Kerry Blue Terrier

Quick-witted, outgoing, and adaptable


Quick-witted, outgoing, and adaptable

The fun-loving and sociable Kerry Blue Terrier always shows up ready to party. An intelligent working terrier on land and water, the rugged Kerry Blue is a member of AKC’s Terrier Group. He can trail and retrieve, hunt small game, dig underground to root out vermin, and herd sheep and cattle.

This breed’s coat is soft, dense, and wavy blue-gray but puppies are born black. The pups’ coats gradually clear to gray and reach its mature gray-blue or blue-gray color by 18 months.

Known in Ireland for more than 100 years as the Irish Blue Terrier, the medium-sized Kerry is related to the Irish Terrier and the Soft Coated Wheaten. One legend says the Kerry helped peasants silently poach game from wealthy landowners.

Ch. Torums Scarf Michael “Mick” born in Liverpool, England was the first dog to win the triple crown of dog shows. In 2003 he took Best in Show at the Westminster Kennel Club, the AKC Eukanuba National Invitational Championship in 2002, and at Crufts in 2000.~Elaine Waldorf Gewirtz

Breed Standard

Official Standard of the Kerry Blue Terrier

United States Kerry Blue Terrrier Club, Inc.

General Appearance: The typical Kerry Blue Terrier should be upstanding well knit and in good balance, showing a well-developed and muscular body with definite terrier style and character throughout. Correct coat and color are important. A low-slung Kerry is not typical.

Size, Proportion, Substance: The ideal Kerry should be 181⁄2 inches at the withers for a dog, slightly less for a bitch. In judging Kerries, a height of 18 to 191⁄2 inches for a dog, and 171⁄2 to 19 inches for a bitch, should be given primary preference. Only where the comparative superiority of a specimen outside of the ranges noted clearly justifies it should greater latitude be taken. In no case should it extend to a dog over 20 inches or under 171⁄2 inches, or to a bitch over 191⁄2 inches or under 17 inches. The minimum limits do not apply to puppies. The most desirable weight for a fully developed dog is from 33 to 40 pounds, bitches weighing proportionately less. A well-developed and muscular body. Legs moderately long with plenty of bone and muscle.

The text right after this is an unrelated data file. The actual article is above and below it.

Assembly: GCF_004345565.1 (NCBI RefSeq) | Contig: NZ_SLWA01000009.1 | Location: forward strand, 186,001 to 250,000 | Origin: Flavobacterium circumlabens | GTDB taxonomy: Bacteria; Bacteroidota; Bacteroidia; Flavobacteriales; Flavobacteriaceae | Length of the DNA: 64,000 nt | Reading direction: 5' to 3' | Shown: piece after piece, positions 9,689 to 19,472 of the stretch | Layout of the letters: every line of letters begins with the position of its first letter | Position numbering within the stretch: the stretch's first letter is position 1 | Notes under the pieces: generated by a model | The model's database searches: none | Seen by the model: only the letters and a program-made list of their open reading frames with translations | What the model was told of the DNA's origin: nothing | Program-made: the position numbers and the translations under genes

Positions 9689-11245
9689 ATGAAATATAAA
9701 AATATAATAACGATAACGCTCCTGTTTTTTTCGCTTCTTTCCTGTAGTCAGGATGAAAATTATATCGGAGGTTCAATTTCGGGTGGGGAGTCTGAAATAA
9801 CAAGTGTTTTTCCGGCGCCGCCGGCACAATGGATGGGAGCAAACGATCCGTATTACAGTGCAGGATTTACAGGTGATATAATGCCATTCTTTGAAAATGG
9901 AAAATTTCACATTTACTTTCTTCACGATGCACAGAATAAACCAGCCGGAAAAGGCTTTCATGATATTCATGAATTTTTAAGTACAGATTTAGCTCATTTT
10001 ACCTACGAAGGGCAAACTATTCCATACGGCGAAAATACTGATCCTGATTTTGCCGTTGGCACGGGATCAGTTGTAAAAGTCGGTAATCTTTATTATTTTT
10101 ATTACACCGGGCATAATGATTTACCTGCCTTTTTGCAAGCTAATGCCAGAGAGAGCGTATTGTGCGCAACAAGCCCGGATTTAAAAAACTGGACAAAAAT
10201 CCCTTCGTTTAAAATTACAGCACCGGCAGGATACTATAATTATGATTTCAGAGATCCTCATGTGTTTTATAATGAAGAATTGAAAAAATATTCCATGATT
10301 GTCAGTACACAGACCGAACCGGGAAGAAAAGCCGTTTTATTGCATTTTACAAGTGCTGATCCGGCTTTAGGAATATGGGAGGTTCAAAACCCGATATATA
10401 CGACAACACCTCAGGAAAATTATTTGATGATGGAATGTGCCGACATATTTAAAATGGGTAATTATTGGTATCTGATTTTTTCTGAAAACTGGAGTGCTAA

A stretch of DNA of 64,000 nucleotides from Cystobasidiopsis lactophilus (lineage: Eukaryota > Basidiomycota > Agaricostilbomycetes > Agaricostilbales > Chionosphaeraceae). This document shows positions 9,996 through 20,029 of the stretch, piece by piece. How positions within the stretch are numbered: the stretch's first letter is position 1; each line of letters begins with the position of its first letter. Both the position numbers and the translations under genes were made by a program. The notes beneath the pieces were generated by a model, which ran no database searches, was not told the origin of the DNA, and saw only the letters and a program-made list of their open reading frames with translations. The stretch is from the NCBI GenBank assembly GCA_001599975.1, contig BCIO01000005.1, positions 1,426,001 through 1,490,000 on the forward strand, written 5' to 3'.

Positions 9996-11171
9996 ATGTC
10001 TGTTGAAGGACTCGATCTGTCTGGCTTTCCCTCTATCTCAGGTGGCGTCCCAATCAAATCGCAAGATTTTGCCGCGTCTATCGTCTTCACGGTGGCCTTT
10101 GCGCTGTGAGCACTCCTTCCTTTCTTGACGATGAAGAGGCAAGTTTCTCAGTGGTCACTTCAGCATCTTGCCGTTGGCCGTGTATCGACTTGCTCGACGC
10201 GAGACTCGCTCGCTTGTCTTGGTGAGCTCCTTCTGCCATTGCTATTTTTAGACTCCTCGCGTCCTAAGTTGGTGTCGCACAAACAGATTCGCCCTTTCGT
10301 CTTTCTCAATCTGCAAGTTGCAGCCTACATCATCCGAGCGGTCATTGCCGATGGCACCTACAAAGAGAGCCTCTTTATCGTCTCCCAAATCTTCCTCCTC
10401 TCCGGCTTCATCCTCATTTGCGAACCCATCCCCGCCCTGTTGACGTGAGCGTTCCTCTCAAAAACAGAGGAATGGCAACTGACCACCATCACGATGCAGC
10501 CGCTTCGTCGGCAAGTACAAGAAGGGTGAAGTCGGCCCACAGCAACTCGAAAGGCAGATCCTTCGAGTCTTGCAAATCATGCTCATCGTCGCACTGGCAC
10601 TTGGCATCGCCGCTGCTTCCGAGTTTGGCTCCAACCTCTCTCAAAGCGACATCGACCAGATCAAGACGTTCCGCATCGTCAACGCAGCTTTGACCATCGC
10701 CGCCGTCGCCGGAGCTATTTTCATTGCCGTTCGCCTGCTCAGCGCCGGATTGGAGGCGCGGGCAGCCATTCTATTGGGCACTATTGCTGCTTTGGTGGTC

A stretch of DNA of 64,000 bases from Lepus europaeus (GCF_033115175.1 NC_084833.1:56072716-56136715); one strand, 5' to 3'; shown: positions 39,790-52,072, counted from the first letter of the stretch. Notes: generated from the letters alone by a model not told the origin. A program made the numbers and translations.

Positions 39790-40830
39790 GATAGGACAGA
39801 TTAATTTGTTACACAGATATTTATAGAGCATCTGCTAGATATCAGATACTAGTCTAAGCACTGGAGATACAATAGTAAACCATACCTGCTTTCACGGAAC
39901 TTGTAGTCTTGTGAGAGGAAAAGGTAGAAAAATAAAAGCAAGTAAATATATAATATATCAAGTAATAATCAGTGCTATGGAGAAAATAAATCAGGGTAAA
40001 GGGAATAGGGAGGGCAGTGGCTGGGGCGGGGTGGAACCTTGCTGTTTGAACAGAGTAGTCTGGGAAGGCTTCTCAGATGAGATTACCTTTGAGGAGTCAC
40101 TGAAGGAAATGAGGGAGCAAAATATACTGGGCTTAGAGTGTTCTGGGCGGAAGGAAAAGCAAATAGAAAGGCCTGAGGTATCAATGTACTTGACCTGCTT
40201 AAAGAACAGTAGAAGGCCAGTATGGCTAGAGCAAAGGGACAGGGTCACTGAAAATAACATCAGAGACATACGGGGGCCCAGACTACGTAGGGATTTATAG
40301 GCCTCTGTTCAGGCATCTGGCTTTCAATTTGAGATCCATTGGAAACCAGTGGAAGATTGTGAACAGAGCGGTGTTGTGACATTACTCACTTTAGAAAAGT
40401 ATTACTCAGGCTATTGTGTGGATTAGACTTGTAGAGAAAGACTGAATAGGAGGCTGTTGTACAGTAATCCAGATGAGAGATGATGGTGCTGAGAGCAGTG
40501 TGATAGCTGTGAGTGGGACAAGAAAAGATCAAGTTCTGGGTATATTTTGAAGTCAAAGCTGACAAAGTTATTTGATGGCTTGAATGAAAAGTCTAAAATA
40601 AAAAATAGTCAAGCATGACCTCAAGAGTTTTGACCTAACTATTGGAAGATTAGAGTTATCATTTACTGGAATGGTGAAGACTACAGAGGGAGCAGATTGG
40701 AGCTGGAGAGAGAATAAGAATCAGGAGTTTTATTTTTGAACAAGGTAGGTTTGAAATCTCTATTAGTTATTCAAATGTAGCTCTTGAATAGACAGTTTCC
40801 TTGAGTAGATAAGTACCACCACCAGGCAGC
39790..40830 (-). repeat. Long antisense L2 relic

Head: Long, but not exaggerated, and in good proportion to the rest of the body. Well balanced. Eyes – Dark, small, not prominent, well placed and with a keen terrier expression. Anything approaching a yellow eye is very undesirable. Ears – V-shaped, small but not out of proportion to the size of the dog, of moderate thickness, carried forward close to the cheeks with the top of the folded ear slightly above the level of the skull. A “dead” ear, houndlike in appearance, is very undesirable. Skull – Flat, with very slight stop, of moderate breadth between the ears, and narrowing very slightly to the eyes. Foreface full and well made up, not falling away appreciably below the eyes but moderately chiseled out to relieve the foreface from wedginess. Little apparent difference between the length of the skull and foreface. Jaws deep, strong and muscular. Cheeks-Clean and level, free from bumpiness. Nose – Black, nostrils large and wide. Teeth – Strong, white and either level or with the upper (incisors) teeth slightly overlapping the lower teeth. An undershot mouth should be strictly penalized.